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I have a project where I've been using TDD and unit tests as "software vises". In essence I translate the requirements into tests that verify that the code conforms to the requirements. I rarely have to go back and edit the unit tests, which rather is the point: only the "real" code should be modified. At the moment, there are 900 unit tests.

Now some requirements have been changed by the gold-owners. Since the former requirements are so thorougly encoded in the existing unit tests, it seems that changing them to conform to the new requirements would be inviting disaster. How do you adapt your unit test suites to handle this kind of change?

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Since the former requirements are so thorougly encoded in the existing unit tests, it seems that changing them to conform to the new requirements would be inviting disaster.

Any specific reason why you would think so? I sense some fear or is it just 'don't break it when its working'

Change happens. In which case, it means more work-time-money. If the business has no problem with it, neither should you (unless the schedule is inhumane:). If the spec has changed,

  • make sure the working version has been checked in.
  • Repeat step 1 just to be sure.
  • scan your test suite. Find ones you need to take out. Find ones that need to change. Find new tests that you need to understand. Use a blank sheet of paper to take notes
  • Now proceed one test at a time.. Unless you have not been following the DRY / Once and only once principle, any changes that you need to make should be in one place. If not, you should have refactored earlier.. but it isn't too late.. extract code into a single place before making the change
  • Repeat previous step till done
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Per definition the unit-tests don't replicate the requirements for the application. They describe the requirements for a module. That's a difference, the module can be reused even in an application with different requirements or isn't used at all. So the changing requirements don't affect real unit-tests (except that you have to write new for new modules or abandon old tests for modules no longer needed for the changed requirements).

On the other hand: acceptance-tests deal with the requirements on application-level. So I think you talk about acceptance-tests.

I would add the new requirements as new acceptance-test. But for the old ones you have to look through them, how they are invalidated by the changed requirements.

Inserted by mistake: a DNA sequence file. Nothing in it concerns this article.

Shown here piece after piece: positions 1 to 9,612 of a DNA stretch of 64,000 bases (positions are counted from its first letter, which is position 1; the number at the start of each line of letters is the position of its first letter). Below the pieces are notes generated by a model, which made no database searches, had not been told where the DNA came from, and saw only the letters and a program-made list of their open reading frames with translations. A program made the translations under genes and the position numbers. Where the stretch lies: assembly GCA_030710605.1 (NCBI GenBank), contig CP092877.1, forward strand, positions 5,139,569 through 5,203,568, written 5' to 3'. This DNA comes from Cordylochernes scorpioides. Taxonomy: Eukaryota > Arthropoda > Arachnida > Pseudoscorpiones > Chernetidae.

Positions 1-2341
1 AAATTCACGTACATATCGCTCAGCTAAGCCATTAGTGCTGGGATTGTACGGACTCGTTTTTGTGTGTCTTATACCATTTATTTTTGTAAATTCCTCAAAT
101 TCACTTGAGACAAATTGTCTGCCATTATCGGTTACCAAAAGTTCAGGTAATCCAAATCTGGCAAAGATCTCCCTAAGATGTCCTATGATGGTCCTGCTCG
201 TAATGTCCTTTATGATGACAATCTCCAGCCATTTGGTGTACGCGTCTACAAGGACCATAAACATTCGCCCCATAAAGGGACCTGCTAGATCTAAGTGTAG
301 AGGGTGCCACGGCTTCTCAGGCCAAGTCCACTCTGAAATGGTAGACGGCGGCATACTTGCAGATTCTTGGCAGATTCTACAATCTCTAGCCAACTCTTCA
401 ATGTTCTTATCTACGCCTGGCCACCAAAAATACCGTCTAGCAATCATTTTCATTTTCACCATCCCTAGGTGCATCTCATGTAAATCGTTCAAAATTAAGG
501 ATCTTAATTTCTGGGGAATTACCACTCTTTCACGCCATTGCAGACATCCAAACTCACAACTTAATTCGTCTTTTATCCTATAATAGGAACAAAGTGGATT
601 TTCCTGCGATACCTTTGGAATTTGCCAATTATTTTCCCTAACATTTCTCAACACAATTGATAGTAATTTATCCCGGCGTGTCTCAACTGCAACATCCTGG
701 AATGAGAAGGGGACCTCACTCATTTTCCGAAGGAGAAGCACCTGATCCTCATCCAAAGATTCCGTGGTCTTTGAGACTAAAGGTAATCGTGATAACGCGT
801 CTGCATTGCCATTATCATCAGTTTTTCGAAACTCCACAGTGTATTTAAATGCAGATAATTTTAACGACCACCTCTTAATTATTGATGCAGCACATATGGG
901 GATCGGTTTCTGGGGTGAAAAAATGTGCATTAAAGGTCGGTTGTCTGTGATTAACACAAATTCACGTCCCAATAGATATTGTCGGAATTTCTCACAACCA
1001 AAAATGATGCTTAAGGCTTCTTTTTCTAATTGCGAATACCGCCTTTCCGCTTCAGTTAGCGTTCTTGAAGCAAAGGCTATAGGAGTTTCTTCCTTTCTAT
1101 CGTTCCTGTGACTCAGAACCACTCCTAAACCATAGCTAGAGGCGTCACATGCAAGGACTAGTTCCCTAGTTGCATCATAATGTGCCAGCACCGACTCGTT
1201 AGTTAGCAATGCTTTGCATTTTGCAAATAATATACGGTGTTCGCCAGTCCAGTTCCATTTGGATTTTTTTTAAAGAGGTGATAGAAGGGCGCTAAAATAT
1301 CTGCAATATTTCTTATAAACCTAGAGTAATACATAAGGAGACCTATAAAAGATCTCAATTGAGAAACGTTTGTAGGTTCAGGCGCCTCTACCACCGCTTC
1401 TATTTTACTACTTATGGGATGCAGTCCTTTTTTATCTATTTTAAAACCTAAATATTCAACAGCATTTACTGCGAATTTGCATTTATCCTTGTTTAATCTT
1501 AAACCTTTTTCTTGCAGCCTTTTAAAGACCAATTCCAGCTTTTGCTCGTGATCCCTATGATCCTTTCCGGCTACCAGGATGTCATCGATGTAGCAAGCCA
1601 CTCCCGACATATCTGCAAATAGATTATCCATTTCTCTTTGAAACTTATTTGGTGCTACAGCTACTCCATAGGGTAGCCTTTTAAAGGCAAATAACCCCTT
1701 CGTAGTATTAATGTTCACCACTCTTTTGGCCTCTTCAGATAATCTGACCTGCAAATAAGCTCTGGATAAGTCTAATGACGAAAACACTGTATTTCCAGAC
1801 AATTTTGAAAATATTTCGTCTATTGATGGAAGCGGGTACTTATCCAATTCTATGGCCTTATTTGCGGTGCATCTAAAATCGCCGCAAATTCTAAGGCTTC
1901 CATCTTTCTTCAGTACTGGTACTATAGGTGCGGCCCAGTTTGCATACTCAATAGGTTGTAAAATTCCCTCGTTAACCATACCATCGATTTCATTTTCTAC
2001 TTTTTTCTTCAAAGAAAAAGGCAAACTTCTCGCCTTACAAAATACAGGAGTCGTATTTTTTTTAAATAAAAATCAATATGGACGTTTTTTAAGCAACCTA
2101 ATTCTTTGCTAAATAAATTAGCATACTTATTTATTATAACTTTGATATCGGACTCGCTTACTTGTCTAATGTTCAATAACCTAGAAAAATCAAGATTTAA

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an acceptance test change 'may' bring on an avalanche of unit test changes behind its implementation. I think that's what the OP is getting at. – Gishu Nov 25 '08 at 9:08
Normally changing requirements let you use your modules different and add new functionality or new modules. – Mnementh Nov 25 '08 at 12:19

I would add the new tests and make them pass. Then you look at what tests have been broken as a result. If you believe the old tests are in contradiction to the new tests then you may have to remove the old tests. Otherwise, you alter the code to make the old tests pass as well.

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In essence I translate the requirements into tests that verify that the code conforms to the requirements

While I agree with Mnementh's answer, this, to me, is the key comment. If the tests are a translated version of the requirements, then if the requirements have changed, the tests must change.

Or they're testing for something that doesn't meet the requirements of the customer.

As John Maynard Keynes is reported to have said, "When the facts change, I change my opinion. What do you do, sir?"

I think there's an analagous situation here. Your facts have been changed for you

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If your unit tests no longer match requirements then they shouldnt be there - after all - all they now tell you is that your code conforms to requirements that no longer exist!

Whenever you have a change in requirements you should alter the tests that represent the changed requirements and verify that the test now fail (wheras previously they all passed, right? ;))

Then alter your source code so that the rewritten tests now pass.

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I have two answers to your question, one philosophical and the other tactical.

On the philosophical front it is important to consider your unit tests as code. That means all the normal traits of good code are usually appropriate for good tests: intention revealing, remove duplication, etc. Many, perhaps most, of the failures that I've seen with unit testing has come because people haven't treated their tests this way, but rather than just coded them and never revisited them to see if they should be refactored.

In my experience, if you've reached a point where your unit tests are a hinderance to change it is because you've got technical debt in your tests.

So my tactical suggestion is that before you attempt to change your requirements you look to refactor you tests. Each test should have a unique reason to pass/fail, and the behavior outside of that should be in shared code. This means that for any given behavior change you'll have two places to change the tests:

  1. The test that actually validates that behavior
  2. The places that behavior is used in shared fixture code

You might find this article useful: Grow Your Harness Naturally. It was really about a reusable test harness for functional testing but I find the ideas very useful in my unit tests as well.

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